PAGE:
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Figures released recently from the Office for National Statistics (ONS) confirm that the UK’s population is continuing to age. Its latest projections show that, in 50 years’ time, there are likely to be an additional 8.6 million people aged 65 years and over – a population roughly the size of London.
The changing and ageing structure of our population is driven primarily by two factors. Firstly, improvements in life expectancy mean that people are living longer and reaching older ages. Along with this, there has been a decrease in fertility, people are having fewer children and are having children later in life.
In 2016, there were 11.8 million UK residents aged 65 years and over, representing 18% of the total population – 25 years before, there were 9.1 million, accounting for 15.8% of the population.
The fastest increase will be seen in the 85 years and over age group. In mid-2016, there were 1.6 million people aged 85 years and over (2% of the total population); by mid-2041 this is projected to double to 3.2 million (4% of the population) and by 2066 to treble, by which time there will be 5.1 million people aged 85 years and over making up 7% of the total UK population.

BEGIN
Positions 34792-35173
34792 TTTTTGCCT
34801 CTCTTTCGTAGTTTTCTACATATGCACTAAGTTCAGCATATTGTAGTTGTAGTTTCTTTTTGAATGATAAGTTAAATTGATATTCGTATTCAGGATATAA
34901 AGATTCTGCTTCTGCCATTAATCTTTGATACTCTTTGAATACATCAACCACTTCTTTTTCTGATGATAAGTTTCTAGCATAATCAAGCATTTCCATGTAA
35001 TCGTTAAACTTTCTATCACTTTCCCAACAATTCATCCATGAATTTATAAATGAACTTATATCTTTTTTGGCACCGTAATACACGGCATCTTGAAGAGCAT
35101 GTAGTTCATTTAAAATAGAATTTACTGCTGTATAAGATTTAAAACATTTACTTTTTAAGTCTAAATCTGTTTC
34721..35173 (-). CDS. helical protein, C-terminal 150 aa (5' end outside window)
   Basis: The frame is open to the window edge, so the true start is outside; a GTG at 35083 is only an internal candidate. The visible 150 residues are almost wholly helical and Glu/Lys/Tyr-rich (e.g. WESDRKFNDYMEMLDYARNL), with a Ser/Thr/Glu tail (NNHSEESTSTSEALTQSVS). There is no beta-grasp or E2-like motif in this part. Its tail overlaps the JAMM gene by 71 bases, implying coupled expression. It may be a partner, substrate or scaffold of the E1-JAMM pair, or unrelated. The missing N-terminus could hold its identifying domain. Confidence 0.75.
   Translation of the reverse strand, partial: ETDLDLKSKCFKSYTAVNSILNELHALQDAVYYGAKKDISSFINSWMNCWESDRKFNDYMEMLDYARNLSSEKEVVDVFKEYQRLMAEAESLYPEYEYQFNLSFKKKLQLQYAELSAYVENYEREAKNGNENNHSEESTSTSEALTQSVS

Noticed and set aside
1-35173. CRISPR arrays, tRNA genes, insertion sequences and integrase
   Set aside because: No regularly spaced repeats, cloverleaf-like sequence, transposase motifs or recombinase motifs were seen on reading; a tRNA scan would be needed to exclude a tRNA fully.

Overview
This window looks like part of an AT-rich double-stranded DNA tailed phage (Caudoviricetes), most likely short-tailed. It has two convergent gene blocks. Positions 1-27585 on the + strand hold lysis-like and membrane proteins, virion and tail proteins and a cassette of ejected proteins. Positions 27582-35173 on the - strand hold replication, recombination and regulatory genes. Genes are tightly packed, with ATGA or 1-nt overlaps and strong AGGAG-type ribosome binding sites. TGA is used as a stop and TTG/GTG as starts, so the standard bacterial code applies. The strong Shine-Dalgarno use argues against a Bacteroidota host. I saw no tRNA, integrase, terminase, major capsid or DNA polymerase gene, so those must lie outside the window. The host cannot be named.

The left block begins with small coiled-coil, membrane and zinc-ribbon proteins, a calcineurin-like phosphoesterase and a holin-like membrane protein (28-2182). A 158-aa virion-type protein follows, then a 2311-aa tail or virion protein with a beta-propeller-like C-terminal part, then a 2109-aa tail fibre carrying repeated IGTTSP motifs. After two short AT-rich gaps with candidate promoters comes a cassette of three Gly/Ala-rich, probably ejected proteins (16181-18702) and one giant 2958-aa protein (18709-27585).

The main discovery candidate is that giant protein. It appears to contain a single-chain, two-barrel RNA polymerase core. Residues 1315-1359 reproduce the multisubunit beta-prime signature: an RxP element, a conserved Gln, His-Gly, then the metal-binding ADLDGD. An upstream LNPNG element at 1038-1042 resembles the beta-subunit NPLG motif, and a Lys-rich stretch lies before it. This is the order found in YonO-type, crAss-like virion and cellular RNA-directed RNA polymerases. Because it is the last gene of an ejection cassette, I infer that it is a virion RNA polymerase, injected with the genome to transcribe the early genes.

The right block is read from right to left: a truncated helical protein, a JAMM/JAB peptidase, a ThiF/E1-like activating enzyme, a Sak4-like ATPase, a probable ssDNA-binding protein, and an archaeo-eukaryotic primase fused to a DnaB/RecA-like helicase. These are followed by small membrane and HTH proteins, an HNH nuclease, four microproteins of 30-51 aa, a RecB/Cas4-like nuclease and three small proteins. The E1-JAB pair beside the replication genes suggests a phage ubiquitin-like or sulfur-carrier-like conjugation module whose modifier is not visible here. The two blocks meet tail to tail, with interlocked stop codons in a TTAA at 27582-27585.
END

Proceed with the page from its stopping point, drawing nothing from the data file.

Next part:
Within the UK, older people make up higher proportions of the populations of rural and coastal areas than urban areas. The 10 local authorities with the highest percentage of the population aged 65 years and over are on the coast, with five being in the South West region of England (where more than 21.6% of the population are aged 65 years and over).
But, the UK is not alone; population ageing is a global phenomenon. In 2015, there were around 901 million people aged 60 years and over worldwide, representing 12.3% of the global population. By 2030, this will have increased to 1.4 billion or 16.4% and by 2050, it will have increased to 2.1 billion or 21.3% of the global population.
Declining mortality rates mean higher life expectancies. A newborn male baby in the UK today can expect to live for 79.2 years and a girl to 82.9 years, with 22.6% of newborn boys and 28.3% of newborn girls projected to live to 100 years old. Looking 50 years ahead to 2066, 44.2% of baby boys and 50% of baby girls expected to live to age 100 years.
As we are living longer, the demand for care and care home places is increasing. Here at Goodman Care Fees Advisers we specialise in providing truly independent advice to clients, deputies and attorneys on later life financial planning issues, including how to meet the cost of care fees.
Our advisers, Neil Whitaker and Andy Kirk, have attained the Later Life Adviser Accreditation and are proud to be full members of the Society of Later Life Advisers (SOLLA).
We’ll make you aware of the various options, explaining clearly how they work and help you to reach an informed decision that you feel happy with.
Click here to find out how we can help you: Goodman Care Fees Advisers